Yao Huifen Jiangsu, China

Senior Research Fellow and craftsman; National Intangible Cultural Heritage successor. Born in Jiangsu Province, she is the fourth generation descendent of the "Needle God" Shou Shen. Yao Huifen has practiced the art for more than thirty years. She is proficient in a variety of embroidery techniques, specializing in portraits and Chinese freehand ink painting embroidery.

From 1991 to present, Yao Huifen's embroidery has won dozens of provincial and national arts and crafts awards. She was elected as "China's 2013 Annual Representative of the Arts and Crafts Industry". She pioneered the "simple needlepoint" technique, and made in-depth explorations into Chinese freehand ink painting embroidery. She repeatedly served as an ambassador of embroidery to France, Italy, Britain, Russia, and other countries for cultural exchange. Her works have been collected by the "British Museum," the "Museum of Fine Arts, University of London," and domestic art museum collections.



Time Required to Create a Piece of Art


Different embroidery stitches are required to produce patterns that depict different themes. It may take dozens of days to several years to complete a piece. For example, it took me seven months to complete The Portrait of Zhang Daqian (or Chang Dai-chien, one of the best-known Chinese painters of the twentieth century). And it took a dozen of embroiderers and me nearly two years to complete another piece—Gu Su Fan Hua Tu (Prosperous Suzhou).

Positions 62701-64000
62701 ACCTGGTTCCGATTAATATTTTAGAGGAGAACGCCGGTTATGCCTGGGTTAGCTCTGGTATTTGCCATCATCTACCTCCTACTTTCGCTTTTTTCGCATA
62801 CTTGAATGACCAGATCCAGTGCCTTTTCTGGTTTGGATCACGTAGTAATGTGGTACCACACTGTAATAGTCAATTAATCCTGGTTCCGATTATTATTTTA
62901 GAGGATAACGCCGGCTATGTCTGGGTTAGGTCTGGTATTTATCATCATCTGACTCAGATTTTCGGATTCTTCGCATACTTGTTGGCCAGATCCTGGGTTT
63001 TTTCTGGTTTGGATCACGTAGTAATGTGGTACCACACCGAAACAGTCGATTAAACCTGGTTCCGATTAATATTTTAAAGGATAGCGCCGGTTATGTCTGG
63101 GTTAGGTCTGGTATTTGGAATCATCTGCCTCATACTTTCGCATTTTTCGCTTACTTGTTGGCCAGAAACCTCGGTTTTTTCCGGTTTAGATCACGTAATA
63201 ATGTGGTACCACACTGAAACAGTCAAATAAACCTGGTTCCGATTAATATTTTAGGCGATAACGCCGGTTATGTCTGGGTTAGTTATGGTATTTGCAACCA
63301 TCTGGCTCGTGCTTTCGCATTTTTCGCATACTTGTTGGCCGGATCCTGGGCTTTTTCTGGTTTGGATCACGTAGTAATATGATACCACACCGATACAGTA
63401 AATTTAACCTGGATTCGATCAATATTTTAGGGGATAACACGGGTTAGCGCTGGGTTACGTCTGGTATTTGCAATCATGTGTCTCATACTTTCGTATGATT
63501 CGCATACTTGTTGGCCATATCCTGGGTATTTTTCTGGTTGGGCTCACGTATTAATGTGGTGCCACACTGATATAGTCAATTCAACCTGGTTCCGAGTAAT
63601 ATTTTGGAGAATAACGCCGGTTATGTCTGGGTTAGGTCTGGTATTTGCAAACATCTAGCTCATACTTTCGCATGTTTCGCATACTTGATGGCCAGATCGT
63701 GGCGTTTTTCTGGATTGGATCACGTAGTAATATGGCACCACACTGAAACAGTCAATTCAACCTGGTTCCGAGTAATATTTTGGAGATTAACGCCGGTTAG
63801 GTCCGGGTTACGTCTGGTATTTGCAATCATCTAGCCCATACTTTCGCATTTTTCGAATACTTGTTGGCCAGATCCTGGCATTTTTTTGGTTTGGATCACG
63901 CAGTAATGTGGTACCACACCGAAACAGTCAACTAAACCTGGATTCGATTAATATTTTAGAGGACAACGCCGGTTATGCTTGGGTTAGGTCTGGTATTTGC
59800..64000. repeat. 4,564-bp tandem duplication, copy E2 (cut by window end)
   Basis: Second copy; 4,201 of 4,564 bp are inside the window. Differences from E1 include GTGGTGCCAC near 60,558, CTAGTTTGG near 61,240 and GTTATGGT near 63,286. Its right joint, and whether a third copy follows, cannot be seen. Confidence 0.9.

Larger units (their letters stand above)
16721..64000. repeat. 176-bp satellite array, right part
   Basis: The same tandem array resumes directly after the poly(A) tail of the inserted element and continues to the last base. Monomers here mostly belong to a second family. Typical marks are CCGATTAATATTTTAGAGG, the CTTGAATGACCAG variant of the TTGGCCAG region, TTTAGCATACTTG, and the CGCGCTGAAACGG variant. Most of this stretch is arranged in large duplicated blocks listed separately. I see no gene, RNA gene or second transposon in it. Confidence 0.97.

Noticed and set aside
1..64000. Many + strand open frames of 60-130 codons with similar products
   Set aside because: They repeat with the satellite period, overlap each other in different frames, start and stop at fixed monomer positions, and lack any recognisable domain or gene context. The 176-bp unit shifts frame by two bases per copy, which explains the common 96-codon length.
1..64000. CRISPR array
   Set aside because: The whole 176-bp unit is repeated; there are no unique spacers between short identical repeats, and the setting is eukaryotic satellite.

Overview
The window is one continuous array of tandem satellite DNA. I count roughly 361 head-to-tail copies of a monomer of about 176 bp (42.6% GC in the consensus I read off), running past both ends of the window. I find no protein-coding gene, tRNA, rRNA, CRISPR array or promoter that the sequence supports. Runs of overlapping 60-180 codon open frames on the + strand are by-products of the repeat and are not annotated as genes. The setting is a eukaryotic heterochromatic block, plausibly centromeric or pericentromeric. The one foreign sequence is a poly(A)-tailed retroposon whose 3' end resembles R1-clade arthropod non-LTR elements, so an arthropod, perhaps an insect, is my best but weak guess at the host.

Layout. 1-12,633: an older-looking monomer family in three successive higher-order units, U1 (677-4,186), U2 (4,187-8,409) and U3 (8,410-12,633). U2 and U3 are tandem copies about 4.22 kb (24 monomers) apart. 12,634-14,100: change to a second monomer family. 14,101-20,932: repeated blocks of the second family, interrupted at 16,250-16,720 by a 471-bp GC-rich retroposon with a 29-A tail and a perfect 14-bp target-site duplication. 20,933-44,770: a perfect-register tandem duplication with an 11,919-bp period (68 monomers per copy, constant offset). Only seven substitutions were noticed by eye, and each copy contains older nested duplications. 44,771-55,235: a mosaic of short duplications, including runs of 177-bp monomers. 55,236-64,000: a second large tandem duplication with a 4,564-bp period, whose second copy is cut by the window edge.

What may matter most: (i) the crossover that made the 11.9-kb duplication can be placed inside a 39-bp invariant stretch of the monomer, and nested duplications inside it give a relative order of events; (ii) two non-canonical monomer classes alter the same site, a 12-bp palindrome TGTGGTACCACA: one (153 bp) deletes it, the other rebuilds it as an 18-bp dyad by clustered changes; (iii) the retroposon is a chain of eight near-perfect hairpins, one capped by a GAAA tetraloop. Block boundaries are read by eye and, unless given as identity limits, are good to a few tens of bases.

Basics and Time Required to Master the Art


The basic elements to master the art are enthusiasm, perseverance, comprehension and diligence. It usually takes about three to five years for a beginner to learn to embroider simple patterns and eight to ten years to consolidate his or her embroidery skills. Whether an embroiderer can become a master depends on many factors, the most important of which is his or her all-around capability instead of the amount of time invested in learning the craft.   


Hopes for Inheritance


I hope that more and more young people can join us. This is important because inheritance doesn’t happen without the younger generation. And I also hope for more support from people who care about the development and innovation of this traditional craftsmanship.


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